The latest industry to be impacted by supply constraints is poultry.
LABOR AND SUPPLY ISSUES THREATEN HOLIDAY TURKEY AVAILABILITY
A broker for Shady Brook Farms, one of the nation’s largest turkey suppliers, said in a recent letter to retailers that it advised its vendors in July that “the industry continues to struggle with production issues,” reported Business Insider (Aug. 17).
Cargill, which owns Shady Brook Farms, told the New York Post that the shortage was a result of “continuing to manage tight labor markets while working to keep employees safe from the impacts of COVID-10 in the communities where they operate.”
The company added that, “it is important to note that the overall frozen bird production remains the same compared to previous years though average bird weights are slightly higher for both fresh and frozen birds due to processing delays.”
Meanwhile, the New York-based Morton Williams grocery chain was recently told by vendors that it wouldn’t get birds weighing less than 16 pounds. Birds at this weight or less are more popular because they take less time to defrost and cook. Less-popular, heavier turkeys will be more readily available.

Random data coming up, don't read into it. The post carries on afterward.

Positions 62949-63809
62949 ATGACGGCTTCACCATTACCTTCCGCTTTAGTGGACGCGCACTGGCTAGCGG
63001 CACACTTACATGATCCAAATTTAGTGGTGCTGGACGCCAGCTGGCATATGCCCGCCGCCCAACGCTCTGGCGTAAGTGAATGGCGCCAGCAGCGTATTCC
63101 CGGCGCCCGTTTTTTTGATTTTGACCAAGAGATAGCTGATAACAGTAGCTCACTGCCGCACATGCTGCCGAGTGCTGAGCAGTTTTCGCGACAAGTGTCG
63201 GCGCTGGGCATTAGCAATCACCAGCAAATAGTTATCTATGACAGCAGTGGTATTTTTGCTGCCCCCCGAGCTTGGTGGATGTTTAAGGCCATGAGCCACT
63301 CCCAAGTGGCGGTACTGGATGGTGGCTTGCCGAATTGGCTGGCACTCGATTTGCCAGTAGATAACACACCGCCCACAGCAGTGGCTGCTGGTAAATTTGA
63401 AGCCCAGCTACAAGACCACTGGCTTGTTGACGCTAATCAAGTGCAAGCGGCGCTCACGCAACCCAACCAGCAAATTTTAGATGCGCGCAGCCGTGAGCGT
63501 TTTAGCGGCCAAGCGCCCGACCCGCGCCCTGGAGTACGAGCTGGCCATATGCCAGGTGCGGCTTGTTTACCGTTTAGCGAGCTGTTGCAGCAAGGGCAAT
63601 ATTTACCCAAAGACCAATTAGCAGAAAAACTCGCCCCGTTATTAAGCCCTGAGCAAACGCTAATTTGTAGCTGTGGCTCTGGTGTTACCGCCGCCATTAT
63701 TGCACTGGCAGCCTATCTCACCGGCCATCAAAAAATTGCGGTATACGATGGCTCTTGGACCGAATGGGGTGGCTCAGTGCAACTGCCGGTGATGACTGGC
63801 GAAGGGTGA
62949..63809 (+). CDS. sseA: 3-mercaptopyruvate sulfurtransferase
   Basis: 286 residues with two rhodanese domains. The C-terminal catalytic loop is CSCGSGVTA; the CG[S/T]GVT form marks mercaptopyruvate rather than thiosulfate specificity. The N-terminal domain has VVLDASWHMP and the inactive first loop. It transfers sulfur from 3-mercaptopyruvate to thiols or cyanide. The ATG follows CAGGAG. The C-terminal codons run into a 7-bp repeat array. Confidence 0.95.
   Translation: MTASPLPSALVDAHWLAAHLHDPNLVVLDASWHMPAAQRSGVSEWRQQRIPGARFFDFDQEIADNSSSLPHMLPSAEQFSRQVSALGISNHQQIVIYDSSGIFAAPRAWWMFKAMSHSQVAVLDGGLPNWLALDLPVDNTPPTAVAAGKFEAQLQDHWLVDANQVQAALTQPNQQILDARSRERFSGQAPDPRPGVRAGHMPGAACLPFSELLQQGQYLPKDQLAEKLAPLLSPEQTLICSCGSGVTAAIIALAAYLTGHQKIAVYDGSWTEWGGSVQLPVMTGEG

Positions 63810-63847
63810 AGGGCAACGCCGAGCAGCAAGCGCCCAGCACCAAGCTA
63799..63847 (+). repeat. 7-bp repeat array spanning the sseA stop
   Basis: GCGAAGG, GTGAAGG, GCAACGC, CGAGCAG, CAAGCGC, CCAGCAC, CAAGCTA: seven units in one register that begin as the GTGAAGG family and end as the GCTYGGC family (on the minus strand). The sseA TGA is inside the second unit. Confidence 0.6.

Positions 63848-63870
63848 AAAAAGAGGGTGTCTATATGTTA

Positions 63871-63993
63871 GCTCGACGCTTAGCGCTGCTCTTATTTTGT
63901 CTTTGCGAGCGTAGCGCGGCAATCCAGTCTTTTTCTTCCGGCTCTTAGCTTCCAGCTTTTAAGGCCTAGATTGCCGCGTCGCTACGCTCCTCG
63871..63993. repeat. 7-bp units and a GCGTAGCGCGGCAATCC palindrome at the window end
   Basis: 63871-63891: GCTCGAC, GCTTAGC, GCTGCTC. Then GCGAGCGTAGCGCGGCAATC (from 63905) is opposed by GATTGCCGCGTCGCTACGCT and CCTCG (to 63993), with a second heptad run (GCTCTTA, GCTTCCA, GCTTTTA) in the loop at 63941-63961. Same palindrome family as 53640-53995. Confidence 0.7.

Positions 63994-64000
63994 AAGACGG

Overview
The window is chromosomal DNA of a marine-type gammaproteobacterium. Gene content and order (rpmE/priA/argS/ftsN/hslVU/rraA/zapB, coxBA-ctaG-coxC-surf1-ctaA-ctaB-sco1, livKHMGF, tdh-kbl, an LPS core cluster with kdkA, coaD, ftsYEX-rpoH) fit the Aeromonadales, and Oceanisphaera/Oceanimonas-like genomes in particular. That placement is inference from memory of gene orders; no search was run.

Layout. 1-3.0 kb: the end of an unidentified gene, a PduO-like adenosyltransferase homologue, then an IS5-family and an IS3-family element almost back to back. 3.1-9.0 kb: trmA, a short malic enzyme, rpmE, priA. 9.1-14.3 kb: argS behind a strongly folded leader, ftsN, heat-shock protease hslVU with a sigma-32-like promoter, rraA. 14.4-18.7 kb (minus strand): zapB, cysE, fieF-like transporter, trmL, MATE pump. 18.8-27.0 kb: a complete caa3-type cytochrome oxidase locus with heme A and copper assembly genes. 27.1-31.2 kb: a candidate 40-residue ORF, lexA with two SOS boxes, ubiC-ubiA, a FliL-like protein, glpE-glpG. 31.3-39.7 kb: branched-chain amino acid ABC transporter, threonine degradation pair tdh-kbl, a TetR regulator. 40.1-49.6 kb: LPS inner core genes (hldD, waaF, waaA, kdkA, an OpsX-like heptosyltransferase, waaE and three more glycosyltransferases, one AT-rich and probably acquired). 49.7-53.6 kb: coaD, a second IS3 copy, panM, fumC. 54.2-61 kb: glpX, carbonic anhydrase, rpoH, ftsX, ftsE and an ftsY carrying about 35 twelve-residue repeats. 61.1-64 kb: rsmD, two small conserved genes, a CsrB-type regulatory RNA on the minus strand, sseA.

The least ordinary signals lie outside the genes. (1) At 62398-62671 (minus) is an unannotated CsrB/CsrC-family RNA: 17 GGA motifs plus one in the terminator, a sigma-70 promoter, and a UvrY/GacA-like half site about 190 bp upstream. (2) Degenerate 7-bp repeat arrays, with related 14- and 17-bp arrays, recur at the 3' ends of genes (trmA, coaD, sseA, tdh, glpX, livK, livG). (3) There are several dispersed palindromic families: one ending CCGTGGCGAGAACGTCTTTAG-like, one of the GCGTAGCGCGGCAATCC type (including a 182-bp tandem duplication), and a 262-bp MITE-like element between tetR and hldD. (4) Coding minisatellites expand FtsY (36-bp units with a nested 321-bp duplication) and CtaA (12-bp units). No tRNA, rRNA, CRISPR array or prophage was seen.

U.S. turkey eggs in incubators totaled 26.8 million on Aug. 1, down 1% from Aug. 1, 2020, according to USDA. Turkey poults hatched in July totaled 22.6 million, down 5% from the prior year.
CHICKEN SHORTAGES FORCE NANDO’S CLOSURES
Nando’s has closed 45 of its restaurants due to a U.K. chicken shortage and other supply chain constraints, reported The Guardian (Aug. 17). The company also told customers online that shortages have been caused by staff “isolation periods.”
The restaurant chain is lending its workers to suppliers to “help get things moving again” and hopes to reopen all locations by Saturday.
A Nando’s spokesperson said: “The U.K. food industry has been experiencing disruption across its supply chain in recent weeks due to staff shortages and Covid isolations, and a number of our restaurants have been impacted,” reported The Guardian.